- Getting to use the corporate jet is an example of a perquisite of being a CEO.
- If the boss gets a new laptop every year and customarily hands his old one down to his employee, this is an example of a perquisite.
- something additional to regular profit or pay, resulting from one's position or employment, esp. something customary or expected
- a tip or gratuity
- a privilege or benefit to which a person, institution, etc. is entitled by virtue of status, position, or the like; prerogative; right
Origin of perquisiteMiddle English perquysite ; from Medieval Latin perquisitum, something acquired ; from neuter past participle of perquirere, to obtain, purchase ; from L, to search diligently for ; from per-, intensive + quaerere, to seek: see query
- A payment, profit, or benefit received in addition to a regular wage or salary, especially when due or expected.
- Something regarded or claimed as an exclusive right by virtue of one's social position or rank: “The family had the perquisites of the upper-middle class, employing a maid, a chauffeur-gardener, and an Irish Catholic nanny” (Ira Bruce Nadel). See Synonyms at right.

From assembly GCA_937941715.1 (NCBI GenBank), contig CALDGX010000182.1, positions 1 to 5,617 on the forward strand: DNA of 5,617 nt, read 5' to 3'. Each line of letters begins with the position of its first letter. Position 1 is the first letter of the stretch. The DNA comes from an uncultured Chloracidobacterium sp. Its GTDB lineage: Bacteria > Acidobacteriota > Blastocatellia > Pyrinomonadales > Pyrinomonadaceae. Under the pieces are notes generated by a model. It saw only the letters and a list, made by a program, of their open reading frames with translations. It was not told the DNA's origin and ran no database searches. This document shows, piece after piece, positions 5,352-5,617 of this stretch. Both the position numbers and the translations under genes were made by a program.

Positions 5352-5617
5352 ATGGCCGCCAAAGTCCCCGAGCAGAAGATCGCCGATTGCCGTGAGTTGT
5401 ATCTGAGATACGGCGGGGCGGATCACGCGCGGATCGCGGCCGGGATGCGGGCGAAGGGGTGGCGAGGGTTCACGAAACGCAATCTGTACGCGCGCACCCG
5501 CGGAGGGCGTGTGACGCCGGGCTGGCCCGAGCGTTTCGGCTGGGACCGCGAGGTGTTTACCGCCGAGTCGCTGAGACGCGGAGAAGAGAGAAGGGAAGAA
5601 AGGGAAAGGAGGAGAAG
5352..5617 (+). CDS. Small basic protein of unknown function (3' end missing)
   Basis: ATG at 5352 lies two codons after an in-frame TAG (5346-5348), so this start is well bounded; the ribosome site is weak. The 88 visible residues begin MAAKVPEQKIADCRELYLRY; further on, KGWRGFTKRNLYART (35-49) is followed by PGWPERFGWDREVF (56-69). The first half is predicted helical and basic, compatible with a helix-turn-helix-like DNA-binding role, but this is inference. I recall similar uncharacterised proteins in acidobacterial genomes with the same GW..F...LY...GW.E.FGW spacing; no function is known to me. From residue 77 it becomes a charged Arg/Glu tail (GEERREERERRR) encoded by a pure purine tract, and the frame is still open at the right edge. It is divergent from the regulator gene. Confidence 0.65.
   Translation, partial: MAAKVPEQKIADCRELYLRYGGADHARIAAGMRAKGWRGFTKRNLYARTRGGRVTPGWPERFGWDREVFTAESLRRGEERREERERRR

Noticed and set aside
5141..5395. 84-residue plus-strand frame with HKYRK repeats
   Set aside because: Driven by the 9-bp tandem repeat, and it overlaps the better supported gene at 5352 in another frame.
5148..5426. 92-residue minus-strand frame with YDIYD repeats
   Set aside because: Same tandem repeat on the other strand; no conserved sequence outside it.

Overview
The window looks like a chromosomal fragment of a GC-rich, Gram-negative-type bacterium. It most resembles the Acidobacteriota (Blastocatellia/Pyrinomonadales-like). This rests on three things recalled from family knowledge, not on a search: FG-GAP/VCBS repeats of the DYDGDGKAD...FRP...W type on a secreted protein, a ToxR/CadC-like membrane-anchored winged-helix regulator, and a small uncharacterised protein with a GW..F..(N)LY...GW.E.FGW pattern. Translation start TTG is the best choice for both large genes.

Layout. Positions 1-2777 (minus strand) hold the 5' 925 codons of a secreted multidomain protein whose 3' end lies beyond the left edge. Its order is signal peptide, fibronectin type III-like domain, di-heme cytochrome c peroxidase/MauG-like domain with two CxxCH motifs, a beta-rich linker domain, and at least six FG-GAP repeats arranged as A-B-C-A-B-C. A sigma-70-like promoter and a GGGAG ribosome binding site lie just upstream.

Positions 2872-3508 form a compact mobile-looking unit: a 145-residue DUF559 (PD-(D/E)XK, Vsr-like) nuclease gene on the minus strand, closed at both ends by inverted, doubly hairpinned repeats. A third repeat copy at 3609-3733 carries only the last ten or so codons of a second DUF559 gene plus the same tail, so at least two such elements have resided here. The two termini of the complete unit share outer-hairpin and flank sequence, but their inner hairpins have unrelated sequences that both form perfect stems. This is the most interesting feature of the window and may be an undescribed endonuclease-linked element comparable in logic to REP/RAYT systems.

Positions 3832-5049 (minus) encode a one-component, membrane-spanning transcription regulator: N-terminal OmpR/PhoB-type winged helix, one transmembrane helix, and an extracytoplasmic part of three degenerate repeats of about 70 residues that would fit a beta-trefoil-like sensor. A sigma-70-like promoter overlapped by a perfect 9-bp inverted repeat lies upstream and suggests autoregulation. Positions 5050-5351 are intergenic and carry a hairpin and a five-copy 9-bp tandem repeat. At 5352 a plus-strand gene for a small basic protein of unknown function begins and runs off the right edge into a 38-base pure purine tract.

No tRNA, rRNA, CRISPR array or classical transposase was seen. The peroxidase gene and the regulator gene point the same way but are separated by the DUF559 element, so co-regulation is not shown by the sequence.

- A gratuity; a tip.
Origin of perquisiteFrom Middle English perquisites, property acquired otherwise than by inheritance, from Medieval Latin perqu&imacron;s&imacron;tum, acquisition, from Latin, neuter past participle of perqu&imacron;rere, to search diligently for : per-, per- + quaerere, to seek.
- (mostly plural) Any monetary or other incidental benefit beyond salary.
- The perquisites of this job include health insurance and a performance bonus.
- A gratuity.
- After the wonderful service that evening he didn't hesitate in laying a substantial perquisite on the table.
- A privilege or possession held or claimed exclusively by a certain person, group or class.
- Private jets and motor yachts are a perquisite of the rich.
From Medieval Latin perquisitum (something acquired for profit).